Spending on national security, during the pandemic and now during the war, has increased. Hardly a week goes by without the opening of a new or wholly refurbished station or the handing over of cars/weapons/materials. They do this in the middle of a pandemic and faltering economy because they know if it isn’t dealt with now, it will be nary impossible to deal with later.
They have found a way to balance the economic needs with the realities on the ground, though I may and do argue about how much is spent there and the emphasis on national security over other areas, the fact that they do this shows they know what they are saying is foolishness and a mere diversion.
I don’t think we should go the whole hog and have our debt to GDP ratio return to 120 per cent, but the economy is healthy, we have reserves that have been much touted by both administrations. Therefore, why are we not at least having a serious conversation about how much we have in the reserves and how much we can realistically spend during what is set to be the worst economic period since the 30s.
The Government talks a big game about creating a new, better Jamaica. I hate to break it to the Administration, but a country filled with the ‘what lef’ because everyone who can and has some modicum of skill is gone is not going to be made into a paradise overnight.
If we continue to put off the social spending that is needed now, then when we do introduce it, it will be more than what is needed now, it will be longer-lasting as well as having less impact because the starting base of the people is lower.
As things stand now, $5,000 gets you less at the supermarket than it did pre-pandemic. The minimum wage, when adjusted for conversion to US$, is actually lower than when the current Government first increased it. Alarm bells should be ringing, and while the private sector do see the end result in the form of crime and social breakdown and actively try to stem it, they do so because it affects their bottom line. They don’t do it because they care. The evidence suggest that they insist that the masses continue to tighten belts while they expand in girth.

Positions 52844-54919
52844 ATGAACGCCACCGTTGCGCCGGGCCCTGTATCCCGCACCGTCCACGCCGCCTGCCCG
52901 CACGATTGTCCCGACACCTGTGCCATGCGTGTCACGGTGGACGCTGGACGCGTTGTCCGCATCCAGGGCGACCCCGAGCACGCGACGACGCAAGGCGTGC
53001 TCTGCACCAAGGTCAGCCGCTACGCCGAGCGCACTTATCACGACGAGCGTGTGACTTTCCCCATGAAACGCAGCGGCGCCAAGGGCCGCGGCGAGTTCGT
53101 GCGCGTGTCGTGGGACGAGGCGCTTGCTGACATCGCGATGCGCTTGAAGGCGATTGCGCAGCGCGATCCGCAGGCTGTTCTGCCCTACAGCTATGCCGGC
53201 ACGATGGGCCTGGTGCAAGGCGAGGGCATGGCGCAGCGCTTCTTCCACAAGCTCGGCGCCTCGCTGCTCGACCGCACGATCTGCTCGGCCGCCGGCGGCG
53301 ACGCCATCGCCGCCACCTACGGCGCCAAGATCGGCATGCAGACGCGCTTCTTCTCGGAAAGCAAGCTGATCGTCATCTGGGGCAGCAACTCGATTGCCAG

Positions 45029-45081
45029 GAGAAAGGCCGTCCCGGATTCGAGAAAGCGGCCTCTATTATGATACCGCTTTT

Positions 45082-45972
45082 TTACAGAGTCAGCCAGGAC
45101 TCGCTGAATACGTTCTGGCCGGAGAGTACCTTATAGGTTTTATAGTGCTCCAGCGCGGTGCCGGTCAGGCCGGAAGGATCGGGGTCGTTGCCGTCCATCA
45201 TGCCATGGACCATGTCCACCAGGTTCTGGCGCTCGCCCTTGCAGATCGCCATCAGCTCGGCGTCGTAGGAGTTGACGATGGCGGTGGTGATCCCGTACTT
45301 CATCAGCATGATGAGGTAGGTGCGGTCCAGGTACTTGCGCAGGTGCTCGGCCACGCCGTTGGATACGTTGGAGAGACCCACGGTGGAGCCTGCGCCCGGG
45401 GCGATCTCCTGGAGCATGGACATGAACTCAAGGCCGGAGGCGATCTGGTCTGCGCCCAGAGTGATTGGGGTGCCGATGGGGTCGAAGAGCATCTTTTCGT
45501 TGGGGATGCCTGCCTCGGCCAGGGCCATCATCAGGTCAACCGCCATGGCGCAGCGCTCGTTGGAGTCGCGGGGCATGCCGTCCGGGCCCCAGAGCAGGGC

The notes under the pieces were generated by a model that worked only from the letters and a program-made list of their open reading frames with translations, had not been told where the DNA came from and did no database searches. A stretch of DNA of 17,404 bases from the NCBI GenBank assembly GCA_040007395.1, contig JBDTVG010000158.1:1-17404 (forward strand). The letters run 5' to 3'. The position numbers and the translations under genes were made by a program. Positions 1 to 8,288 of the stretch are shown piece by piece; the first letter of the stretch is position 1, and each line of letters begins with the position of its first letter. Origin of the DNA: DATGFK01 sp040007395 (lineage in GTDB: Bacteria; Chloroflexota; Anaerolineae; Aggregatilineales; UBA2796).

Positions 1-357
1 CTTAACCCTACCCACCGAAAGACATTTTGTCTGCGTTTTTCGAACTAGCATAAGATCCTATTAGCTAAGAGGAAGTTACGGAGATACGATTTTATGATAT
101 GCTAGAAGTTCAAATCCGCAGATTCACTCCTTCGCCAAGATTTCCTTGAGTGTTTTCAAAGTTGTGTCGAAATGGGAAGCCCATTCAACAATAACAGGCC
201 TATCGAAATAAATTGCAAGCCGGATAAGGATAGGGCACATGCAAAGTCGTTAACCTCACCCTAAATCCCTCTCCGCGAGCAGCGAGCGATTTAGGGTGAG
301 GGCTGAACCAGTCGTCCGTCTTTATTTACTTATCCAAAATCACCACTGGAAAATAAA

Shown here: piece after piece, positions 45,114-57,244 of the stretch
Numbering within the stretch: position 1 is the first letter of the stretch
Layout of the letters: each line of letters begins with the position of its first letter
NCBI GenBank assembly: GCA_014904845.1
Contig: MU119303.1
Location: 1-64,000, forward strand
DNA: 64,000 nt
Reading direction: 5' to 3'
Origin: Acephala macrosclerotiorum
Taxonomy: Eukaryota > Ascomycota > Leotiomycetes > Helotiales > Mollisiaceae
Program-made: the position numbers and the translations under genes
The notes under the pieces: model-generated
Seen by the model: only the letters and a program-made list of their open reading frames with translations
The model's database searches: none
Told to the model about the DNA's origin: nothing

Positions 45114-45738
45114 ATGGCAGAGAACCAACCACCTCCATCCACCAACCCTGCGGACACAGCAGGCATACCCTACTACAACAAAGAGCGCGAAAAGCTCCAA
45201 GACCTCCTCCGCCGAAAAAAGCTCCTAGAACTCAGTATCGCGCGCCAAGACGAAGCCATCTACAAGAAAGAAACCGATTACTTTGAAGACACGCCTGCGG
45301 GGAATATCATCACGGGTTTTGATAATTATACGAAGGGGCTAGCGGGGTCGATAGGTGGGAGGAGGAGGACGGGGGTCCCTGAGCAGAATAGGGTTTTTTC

They complain about teachers and nurses having the nerve to ask for retroactive monies, saying promises were made to the IMF, deals signed and everything. But they have no worries about turning around and happily accepting government legislation which would see them, the most unproductive sectors — in terms of what they give back to the nation — writing off billions in potential government revenue.
The people are not in a good place, anomie is the general feeling among them. They have no faith in politicians, a sect which has abused them for years. They do not believe the business community, a class that has raped them for years. They especially have no trust in the security services, a group which has shown itself to be incompetent at investigating while being just as murderous as any gang.
The social fabric is tearing, anyone can see that, and while I have no love for the Government or the feckless Opposition, if they do not do something meaningful to stop the current trajectory then what we will be faced with is unimaginable to the average Jamaican, short of watching a movie.
Belt tightening in times of crisis, the neo-liberal model of austerity has shown itself to be a dud, we need to have this conversation and accept that while it won’t be perfect and may be dicey, a big increase in social spending is needed even while we manage our books. The choices are bleak, but I’d take going without electricity rather than going without food. These are the choices we have to make.